M I A M I V I R T U E : Choragraphy of the Virtual City
Introduces the members of the Florida Research Ensemble (FRE) and describes the genesis of the Miami project
INTRODUCTION: The EmerAgency
Explains the concept of an online consulting agency as the frame within which to develop courses or research concerned with the internet. Paul Virilio's concerns about the general accident focus the challenge posed to this consultancy. This framing has proven to be an effective way to organize courses involving the internet in such diverse disciplines as Architecture, Computers and Writing, Cultural Studies, Fine Arts, Media Studies.
PART ONE: MIAMI -- IMAGE
This section focuses on the method used to map the Miami River zone. All three sections of the book are organized as an unpacking of the image category held together by the mood of the photograph entitled "Crossroads."
The picture was taken by the creative photographer Barbara Jo Revelle, acting on behalf of the FRE, during her fieldwork stay at the Miami River Inn. The contributions of each of the FRE members is outlined (Freeman, Revelle, Tilson, Ulmer).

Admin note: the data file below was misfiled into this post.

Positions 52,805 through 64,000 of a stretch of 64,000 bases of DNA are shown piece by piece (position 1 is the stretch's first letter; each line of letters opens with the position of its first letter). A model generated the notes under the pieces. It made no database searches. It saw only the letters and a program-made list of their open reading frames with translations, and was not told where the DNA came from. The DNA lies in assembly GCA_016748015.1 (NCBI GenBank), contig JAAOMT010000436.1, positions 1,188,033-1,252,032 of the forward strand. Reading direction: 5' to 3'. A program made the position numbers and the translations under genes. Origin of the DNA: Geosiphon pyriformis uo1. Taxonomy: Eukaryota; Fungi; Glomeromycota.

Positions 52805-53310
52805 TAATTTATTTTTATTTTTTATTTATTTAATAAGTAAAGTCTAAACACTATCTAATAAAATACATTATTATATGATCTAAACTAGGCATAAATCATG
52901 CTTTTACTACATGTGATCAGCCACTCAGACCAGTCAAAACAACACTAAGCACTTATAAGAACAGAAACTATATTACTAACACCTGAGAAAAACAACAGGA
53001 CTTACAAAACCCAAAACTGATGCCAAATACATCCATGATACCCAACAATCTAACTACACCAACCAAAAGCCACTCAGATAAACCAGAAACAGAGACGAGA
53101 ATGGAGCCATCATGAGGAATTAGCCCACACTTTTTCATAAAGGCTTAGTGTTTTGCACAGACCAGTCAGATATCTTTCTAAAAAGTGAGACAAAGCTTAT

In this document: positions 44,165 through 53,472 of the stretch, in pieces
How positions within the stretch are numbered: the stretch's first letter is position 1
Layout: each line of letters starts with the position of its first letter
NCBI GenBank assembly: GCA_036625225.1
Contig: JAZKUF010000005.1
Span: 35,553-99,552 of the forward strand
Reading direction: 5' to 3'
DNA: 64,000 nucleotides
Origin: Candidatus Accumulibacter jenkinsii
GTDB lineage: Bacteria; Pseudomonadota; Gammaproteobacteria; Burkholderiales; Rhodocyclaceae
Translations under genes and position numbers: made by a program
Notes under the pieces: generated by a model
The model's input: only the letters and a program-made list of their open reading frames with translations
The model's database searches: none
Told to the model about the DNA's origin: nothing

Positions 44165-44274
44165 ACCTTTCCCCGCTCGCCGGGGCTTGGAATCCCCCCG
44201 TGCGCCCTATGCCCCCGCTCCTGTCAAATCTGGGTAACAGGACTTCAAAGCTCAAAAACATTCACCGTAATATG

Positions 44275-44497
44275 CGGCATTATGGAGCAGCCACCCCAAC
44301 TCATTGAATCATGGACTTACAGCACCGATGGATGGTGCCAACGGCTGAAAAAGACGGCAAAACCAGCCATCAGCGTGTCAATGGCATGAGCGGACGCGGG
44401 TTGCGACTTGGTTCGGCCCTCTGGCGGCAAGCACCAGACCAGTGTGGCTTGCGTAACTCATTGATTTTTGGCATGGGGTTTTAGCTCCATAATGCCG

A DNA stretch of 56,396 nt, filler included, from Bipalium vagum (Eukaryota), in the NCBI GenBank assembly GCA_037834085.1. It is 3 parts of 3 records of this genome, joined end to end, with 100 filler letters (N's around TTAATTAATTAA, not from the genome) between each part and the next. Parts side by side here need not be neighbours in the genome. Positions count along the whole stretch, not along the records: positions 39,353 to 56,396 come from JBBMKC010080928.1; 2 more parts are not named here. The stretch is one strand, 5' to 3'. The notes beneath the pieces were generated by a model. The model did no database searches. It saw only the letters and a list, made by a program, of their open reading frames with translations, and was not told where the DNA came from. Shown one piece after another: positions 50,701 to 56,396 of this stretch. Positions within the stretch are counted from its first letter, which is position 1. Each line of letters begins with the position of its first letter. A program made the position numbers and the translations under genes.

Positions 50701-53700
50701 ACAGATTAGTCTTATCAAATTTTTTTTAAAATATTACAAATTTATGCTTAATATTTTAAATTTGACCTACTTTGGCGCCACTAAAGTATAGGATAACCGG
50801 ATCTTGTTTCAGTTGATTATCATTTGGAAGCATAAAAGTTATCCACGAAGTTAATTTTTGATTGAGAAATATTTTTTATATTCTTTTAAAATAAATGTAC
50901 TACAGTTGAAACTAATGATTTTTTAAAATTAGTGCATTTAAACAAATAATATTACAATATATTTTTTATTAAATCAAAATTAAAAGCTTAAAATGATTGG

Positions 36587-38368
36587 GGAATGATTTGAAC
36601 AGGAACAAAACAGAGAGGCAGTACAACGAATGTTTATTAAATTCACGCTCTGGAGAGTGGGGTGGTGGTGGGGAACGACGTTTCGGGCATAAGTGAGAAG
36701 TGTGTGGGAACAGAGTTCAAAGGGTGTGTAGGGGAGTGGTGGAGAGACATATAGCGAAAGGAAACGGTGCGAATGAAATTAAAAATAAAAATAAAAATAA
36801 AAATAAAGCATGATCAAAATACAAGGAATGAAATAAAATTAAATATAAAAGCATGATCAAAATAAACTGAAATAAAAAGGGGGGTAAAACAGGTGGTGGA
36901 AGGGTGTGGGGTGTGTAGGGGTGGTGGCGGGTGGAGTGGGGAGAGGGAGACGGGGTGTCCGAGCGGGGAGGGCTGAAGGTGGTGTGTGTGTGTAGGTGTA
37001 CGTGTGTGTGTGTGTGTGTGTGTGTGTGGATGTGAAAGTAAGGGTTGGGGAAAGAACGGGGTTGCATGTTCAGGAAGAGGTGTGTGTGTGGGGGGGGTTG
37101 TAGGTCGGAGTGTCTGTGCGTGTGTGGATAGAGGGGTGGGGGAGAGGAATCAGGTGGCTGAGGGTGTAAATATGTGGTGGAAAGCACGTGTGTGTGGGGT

1. 2 Place
The site is documented as it is represented in the discourses of history, tourism, policy formation, and Revelle's journals.
1. 3 Situation
The choral method of the mapping is described, relative to psychogeography, placing the situationist drift in the context of a tradition joining contemporary theoretical mapping (Deleuze and Guattari) with the ancient practice of "theoria."
1. 4 Encounter
An important precedent for choral mapping is the poetic encounter, practiced by modernist writers from Baudelaire to Joyce. The method is that of the epiphany, the flash of revelation illuminating the sentiment of being triggered by a meeting with an abject "other" or "object." The connection between the poets and photography is Roland Barthes's notion of the photographic third meaning (punctum).
1. 5 Memory